I think math is going to be my biggest challenge. In full-day I had so much time that I could teach my lesson in the workbook and then still have a full half hour for my students to do math work stations. This year I will only have 30 minutes for math each day and that will include my calendar time. My plan is to start the year splitting that 30 minutes into three 10-minute sections. So I would start with 10 minutes of calendar, then do 10 minutes of whole class math in the workbook, and then finish with 10 minutes for the kids to do 1 math station with a partner. By January, I plan to do calendar every other day since the kids will have many of the basic calendar concepts learned by then, so this way some days my kids will have an extra 10 minutes to do a second math work station. Actually, I have found that doing calendar every other day when you teach half-day kindergarten is ideal. One day you can do calendar with your morning class and then the next day you can do calendar with your afternoon class, and this way you can avoid having to re-set the calendar and everything else that goes with it on your lunch break so your second class can do it all over again.
Ok, but what about the fun stuff? Well, each class gets 25 minutes a day for specials. Then they also get 15 minutes each day for recess as well. I like to do indoor recess some days instead of going out to the playground so that they can have the chance to do some play centers (housekeeping, blocks, puppets, art, etc.) because my centers during our literacy center time will be more strictly academic (writing center, library center, alphabet center, work work center, pocket chart center, big book center, listening center, etc.). I also try to squeeze in some fun theme-based stuff at the end of each day-but I only give 10 minutes for this. If we have a longer project or craft to go with that week's science/social studies theme, then I will have to end math a little earlier to squeeze in some extra theme time. I also try to make sure the poems/big books I read with the class during shared reading go along with whatever theme we are studying that week.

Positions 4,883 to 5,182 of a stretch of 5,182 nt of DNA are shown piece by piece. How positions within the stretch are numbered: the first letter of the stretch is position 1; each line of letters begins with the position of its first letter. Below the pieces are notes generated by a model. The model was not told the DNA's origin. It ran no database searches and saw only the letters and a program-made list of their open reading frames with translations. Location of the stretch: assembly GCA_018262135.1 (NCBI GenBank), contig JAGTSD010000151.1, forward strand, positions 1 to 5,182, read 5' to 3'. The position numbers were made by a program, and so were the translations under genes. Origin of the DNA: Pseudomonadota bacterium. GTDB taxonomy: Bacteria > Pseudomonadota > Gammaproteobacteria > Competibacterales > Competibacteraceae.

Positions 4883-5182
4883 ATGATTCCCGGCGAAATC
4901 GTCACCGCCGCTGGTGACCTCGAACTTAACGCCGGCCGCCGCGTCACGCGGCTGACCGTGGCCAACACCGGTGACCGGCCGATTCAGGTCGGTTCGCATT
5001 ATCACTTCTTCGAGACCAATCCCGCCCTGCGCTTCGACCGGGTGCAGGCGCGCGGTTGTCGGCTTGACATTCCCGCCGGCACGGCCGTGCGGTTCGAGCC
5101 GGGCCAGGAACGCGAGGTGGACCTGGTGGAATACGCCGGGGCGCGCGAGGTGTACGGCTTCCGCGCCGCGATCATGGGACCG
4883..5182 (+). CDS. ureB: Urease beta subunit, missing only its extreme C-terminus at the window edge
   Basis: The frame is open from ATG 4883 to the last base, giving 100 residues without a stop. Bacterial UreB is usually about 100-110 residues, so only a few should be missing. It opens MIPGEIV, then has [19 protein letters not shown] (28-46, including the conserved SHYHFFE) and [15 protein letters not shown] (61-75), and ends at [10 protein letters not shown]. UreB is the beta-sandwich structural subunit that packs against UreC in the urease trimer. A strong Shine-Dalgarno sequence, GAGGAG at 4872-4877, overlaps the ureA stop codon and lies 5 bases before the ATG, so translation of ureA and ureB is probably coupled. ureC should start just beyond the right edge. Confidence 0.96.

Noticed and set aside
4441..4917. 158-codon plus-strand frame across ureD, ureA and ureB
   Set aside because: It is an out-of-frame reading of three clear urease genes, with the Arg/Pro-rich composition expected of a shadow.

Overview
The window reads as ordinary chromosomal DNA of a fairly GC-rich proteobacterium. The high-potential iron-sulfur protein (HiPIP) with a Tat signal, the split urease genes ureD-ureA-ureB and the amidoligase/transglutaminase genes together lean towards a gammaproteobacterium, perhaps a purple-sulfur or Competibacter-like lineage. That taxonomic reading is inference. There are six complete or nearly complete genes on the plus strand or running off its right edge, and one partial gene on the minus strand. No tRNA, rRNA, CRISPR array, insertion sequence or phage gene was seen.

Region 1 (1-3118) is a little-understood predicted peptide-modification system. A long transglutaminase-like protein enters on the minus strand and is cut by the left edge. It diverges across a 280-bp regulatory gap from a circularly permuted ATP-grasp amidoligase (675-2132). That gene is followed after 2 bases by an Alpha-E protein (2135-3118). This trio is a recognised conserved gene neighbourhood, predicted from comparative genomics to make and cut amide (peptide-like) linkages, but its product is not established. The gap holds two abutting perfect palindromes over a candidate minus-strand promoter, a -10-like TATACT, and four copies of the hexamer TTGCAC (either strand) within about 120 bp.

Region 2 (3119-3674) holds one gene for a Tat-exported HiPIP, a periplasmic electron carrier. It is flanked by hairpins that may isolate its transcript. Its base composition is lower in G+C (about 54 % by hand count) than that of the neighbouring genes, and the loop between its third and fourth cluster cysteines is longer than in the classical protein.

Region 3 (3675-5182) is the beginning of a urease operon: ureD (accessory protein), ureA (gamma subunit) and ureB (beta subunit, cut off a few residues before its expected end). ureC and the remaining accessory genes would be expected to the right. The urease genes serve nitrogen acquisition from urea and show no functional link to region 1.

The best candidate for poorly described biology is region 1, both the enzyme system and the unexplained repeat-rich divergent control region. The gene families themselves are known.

Finally, my biggest tip is just to stay flexible. Teaching half-day kindergarten is tough-especially when you have colleagues teaching full-day and see all the awesome stuff they have time to do. I think it's okay to occasionally throw out the schedule for a day and do some of those fun activities-we still have 100 day, holiday parties, assemblies, and other days where we just cannot keep to our schedule and that's okay because most days the kids are getting lots of academic instruction even in half a day.
I also don't make myself stick to my schedule the first 6 weeks of school-you are so busy setting up the classroom community, having everyone get to know each other, and working on learning rules/routines/centers/etc. that it is impossible to get with the schedule right away in kindergarten. I also like to have the freedom to spend more time on alphabet activities the first 6 weeks since many of my students come in not knowing their letters and so I don't introduce writing workshop right away so that I can have more alphabet review time. The first month of school we do one letter per day-once that's through I start up writing workshop. Same with guided reading, first 6 weeks we learn and practice centers but I don't pull groups (although hopefully I can squeeze in time to do some initial assessments in between monitoring their attempts at centers).
I find that with half-day I also need to rely on the parents a lot. I send home flashcards and books for the kids to read each night, and I ask the parents to help kids practice things like the alphabet, sight words, and numbers at home since our school day is so short and we just won't have as much time as I want to practice those skills.
Have you decided on your schedule yet for next year? If so, please share! I'd love to see how my blogging friends will be spending their school days- and of course share any scheduling tips you have!